As every parent can attest to, having a baby is like giving everyone in the world an excuse to offer unsolicited advice and ask highly insensitive questions. It is a rule that no one agrees on, no one likes, and yet everyone participates in. While I can usually brush off unsolicited advice with smile and courteous thanks, ignoring questions is quite a bit harder to pull off.
Here is a list of the most puzzling, annoying, and back-handed questions I have heard so far and how I will be responding to these questions from here on out.
- Have you changed a diaper yet?
This question has to be the most frequent and baffling question I have been asked so far. The implications of this question stem into a deeper topic of the world’s perception on fathers (a topic that will merit its own post later), but it definitely irks me more than any other question. The underlying assumption is that dad’s are not participants in the parenting process. Perhaps I am over-sensitive but the imbedded message in this question is that there are extremely low expectations placed on a father’s involvement with his child. If after one month of living with a baby you have not changed a diaper then you fall into one of two options. #1: You are dead, severely injured, or missing or #2: Your wife is planning to make you #1.
My new response: “Of course! I only have to change mine once during the work day. It has saved me loads of time on bathroom breaks.”
- Does she look like you?
While this admittedly is a fairly tame question, it is almost an impossible one to answer in the first few weeks of life. Every newborn baby, to me, looks like an odd mixture of Winston Churchill and the Gerber baby.
I am sure that as time progresses our daughter will show a genetic lean towards one of us but in the beginning she is just a ridiculously cute ball of chubby.
My new response: “The jury is out until her goatee comes in.”
- I bet you wanted a boy, right?
This may be a question that is exclusive to guys with daughters but who knows what questions people dare to ask these days. Again this is a question with implications on top of implications. First off, there is no right way to ask this question and it not seem offensive. There is nothing like asking if someone would like a refund on their child. However unintentional the person might be, this simply implies that you are already disappointed by your child, who may not even have been born yet. I remember hearing this question almost the same week that I found out the sex of our daughter. Remember kids, you can never be too young to disappoint your parents. The second implication is that the only children that father’s can enjoy are the ones that share similar sex organs. This one throws me off because of the prevalence of the terms “daddy’s girl” and “momma’s boy.” I thought they were the norm until I was asked this question repeatedly. I will note that the typical demographic of people asking this question were women over 60 so it may just be a cultural thing.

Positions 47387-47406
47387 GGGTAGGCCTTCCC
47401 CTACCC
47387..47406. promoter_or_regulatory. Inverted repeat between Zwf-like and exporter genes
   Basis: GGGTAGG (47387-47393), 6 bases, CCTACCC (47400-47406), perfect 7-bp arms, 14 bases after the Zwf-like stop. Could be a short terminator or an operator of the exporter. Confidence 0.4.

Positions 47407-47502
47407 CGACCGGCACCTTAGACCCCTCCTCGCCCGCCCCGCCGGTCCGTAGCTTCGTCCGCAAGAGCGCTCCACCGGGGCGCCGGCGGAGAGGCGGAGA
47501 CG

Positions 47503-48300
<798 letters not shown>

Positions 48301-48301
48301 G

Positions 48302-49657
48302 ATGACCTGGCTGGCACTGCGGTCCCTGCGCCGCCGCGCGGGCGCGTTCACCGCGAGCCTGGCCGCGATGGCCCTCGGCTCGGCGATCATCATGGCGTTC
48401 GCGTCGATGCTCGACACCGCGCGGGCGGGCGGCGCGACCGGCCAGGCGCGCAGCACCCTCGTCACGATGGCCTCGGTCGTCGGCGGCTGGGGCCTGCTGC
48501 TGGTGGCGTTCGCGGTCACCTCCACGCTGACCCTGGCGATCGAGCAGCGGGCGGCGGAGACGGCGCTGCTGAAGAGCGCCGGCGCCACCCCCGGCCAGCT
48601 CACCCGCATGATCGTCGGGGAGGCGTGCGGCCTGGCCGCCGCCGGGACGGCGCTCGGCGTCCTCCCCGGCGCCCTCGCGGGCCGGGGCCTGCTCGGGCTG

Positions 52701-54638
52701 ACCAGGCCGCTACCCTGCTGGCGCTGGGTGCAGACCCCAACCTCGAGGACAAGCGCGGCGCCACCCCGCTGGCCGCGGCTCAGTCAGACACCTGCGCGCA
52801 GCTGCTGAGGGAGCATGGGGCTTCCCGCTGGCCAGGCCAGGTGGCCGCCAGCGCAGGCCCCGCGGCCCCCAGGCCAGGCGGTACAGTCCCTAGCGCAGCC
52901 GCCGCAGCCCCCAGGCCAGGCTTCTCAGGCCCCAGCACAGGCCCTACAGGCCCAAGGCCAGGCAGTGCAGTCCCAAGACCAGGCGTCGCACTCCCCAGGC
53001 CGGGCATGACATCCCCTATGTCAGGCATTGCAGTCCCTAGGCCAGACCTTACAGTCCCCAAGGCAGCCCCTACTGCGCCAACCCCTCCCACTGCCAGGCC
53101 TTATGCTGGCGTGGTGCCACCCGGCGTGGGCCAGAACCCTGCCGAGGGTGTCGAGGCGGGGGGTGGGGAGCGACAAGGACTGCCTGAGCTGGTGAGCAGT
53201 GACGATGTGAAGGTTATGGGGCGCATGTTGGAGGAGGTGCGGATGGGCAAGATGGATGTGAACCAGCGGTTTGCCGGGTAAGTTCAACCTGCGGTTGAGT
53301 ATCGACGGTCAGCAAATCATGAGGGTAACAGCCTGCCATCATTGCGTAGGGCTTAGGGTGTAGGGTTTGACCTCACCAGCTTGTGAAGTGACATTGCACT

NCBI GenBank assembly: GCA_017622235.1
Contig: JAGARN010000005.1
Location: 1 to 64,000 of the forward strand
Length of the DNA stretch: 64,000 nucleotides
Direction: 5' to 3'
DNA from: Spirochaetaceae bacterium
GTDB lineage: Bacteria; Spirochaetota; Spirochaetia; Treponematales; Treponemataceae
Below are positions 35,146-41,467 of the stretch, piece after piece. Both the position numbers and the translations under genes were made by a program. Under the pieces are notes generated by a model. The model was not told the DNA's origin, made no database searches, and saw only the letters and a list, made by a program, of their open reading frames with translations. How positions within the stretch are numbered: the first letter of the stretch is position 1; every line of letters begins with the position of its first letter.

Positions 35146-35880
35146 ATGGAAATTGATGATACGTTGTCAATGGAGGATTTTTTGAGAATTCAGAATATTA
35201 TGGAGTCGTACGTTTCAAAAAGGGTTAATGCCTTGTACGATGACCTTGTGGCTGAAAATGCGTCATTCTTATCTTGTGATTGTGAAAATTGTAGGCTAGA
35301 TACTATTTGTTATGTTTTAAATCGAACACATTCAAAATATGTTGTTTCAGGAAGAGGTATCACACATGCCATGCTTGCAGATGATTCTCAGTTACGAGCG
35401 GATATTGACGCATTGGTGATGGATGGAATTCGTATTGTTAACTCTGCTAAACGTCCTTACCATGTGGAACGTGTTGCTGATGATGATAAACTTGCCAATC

My new response: “We would return her but we lost the receipt.”
- Are you going to have another baby?
I would have to say that this is my favorite question that people ask on a regular basis. My initial reaction is an involuntary Costanza face.
My second reaction is to actually try to figure out how to give the most noncommittal answer I can come up with. At this stage of parenthood I am still trying to figure out if feeding the baby after midnight will in fact cause her to turn into a gremlin.
The last thing I am thinking about is how to take care of two of these things at the same time. Yet the question is still a valid one and it is one that you will eventually ask yourself. Yes, being a father is pretty awesome and yes I will probably want more kids but right now the farthest I can think into the future is how many hours of sleep I am going to be missing by tomorrow. Parents should be able to have some break time to enjoy the child they have before trying to pop out another one.
My new response: “I might have to wait; the last one was pretty filling.”
What questions are you tired of hearing? We would love to empathize…